Complex Causation: Using a "Grid" to Analyze Arguments and Plan Your Thesis

        A common cause of misunderstanding among reasonable people is complex causation (or complex effects).  Each of us sees his or her own part of the cause of something, but none of us sees all the causes.  We all "know we're right" because some evidence does support our conclusions, but we're all somewhat wrong because of causes we omit.  One important reason to learn academic prose as a dialect of written English is that it enables us to share our combined wisdom to solve complex problems of causation (or effect).  We can pool our evidence of what causes exist, and enhance our explanations of the event.  Some of these combinations of causes and outcomes will make more effective papers than others.  Here are some examples of complex causation for the perceived effect: students are tempted to use "smart drugs" to enable them to be better writers.

Things that might affect student writing success Student 1: average skills and intelligences diagnosed  with ADHD Student 2: average skills and intelligences,  ADHD but undiagnosed and self-medicating Student 3: high attention span and writing-related cognition but low social intelligence and intrinsic motivation Student 4: above-average attention span writing-related cognition, social intelligence and intrinsic motivation
Learning habits acquired in high school Yes Yes Yes Yes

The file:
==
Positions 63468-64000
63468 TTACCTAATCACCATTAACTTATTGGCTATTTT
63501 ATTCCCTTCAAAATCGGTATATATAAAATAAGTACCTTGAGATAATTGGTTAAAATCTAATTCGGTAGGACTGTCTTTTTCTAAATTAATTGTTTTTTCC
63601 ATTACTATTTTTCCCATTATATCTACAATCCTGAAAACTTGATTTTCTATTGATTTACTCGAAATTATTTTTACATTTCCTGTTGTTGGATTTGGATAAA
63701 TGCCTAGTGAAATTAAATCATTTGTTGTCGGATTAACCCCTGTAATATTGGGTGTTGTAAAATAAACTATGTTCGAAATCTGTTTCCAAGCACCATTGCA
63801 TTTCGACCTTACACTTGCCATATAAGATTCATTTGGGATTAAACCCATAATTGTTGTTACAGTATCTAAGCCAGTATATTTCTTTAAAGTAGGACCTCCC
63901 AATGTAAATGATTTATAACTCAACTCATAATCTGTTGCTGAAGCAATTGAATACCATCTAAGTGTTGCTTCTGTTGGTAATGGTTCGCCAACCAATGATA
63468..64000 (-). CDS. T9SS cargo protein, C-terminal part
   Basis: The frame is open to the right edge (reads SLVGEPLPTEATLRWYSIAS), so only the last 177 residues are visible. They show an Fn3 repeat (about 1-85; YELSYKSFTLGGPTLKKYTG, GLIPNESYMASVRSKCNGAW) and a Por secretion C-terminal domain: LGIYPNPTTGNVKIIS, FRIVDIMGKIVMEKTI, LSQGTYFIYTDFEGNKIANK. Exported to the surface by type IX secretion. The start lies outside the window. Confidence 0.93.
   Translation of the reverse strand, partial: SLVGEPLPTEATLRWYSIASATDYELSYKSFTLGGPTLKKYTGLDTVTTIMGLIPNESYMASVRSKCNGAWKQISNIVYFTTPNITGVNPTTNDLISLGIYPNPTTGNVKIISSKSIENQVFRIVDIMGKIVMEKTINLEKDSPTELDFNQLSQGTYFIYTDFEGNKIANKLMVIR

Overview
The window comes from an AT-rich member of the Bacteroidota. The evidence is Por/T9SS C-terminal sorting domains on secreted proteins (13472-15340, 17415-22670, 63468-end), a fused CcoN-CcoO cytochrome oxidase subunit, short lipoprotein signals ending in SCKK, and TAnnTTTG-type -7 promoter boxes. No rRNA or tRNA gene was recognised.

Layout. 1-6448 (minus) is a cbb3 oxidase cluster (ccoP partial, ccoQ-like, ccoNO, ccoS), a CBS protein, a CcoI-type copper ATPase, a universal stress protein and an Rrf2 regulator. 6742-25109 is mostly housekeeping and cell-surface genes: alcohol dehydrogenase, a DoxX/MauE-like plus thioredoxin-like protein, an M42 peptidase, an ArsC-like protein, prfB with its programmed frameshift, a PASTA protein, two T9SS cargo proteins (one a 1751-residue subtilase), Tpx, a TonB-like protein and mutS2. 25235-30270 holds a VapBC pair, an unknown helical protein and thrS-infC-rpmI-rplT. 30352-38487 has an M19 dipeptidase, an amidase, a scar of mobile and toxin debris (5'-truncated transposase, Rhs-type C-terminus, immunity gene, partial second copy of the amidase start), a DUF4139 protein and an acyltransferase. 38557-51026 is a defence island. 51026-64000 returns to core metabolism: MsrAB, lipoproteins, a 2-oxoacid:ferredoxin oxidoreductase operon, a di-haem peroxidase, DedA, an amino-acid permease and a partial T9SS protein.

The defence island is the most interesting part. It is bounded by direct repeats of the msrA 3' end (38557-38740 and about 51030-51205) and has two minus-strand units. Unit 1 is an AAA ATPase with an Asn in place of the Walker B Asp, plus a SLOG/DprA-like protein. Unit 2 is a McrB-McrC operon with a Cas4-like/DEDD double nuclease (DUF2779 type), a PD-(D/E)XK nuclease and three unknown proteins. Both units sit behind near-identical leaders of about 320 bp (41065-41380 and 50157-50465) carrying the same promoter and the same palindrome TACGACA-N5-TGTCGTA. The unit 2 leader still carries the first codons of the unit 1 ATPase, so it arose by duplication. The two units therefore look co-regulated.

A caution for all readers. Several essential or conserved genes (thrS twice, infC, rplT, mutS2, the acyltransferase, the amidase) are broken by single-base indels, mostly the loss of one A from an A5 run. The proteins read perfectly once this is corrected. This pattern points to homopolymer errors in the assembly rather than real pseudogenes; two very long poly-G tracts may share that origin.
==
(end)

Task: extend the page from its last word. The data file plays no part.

Support services like the Writing Center and ACE Yes Yes, but may not use the resource Yes, but may not use the source May acquire this help elsewhere
Structure of the course and writing assignments Yes, very much Yes, very much Perhaps Perhaps not
Teacher's awareness of student's needs Yes, very much Not if student does not know! Somewhat Not much
Student's intrinsic motivation to succeed Yes Yes Yes Yes
Student's extrinsic motivation to succeed (grades, $$$ after graduation, parental praise, peer admiration, etc.) Perhaps negatively! Almost certainly negatively! Perhaps Not at all

        Using the grid enables us to play "what if" games with causes for students' decision to use "smart pills" to improve their writing by imagining what could be the case.  Based on your own classroom experience, what other kinds of students can you imagine?  What do these patterns suggest that you might turn into a thesis designed to changed the minds of our sources who have a more simple sense of what causes students to be choose drug use to improve intellectual performance?  

        You also might want to test your personal experience to avoid the logical fallacy of hasty generalization.  Ask your friends what makes a difference to them.  Look for student surveys from reputable sources.  Look for scholarly research.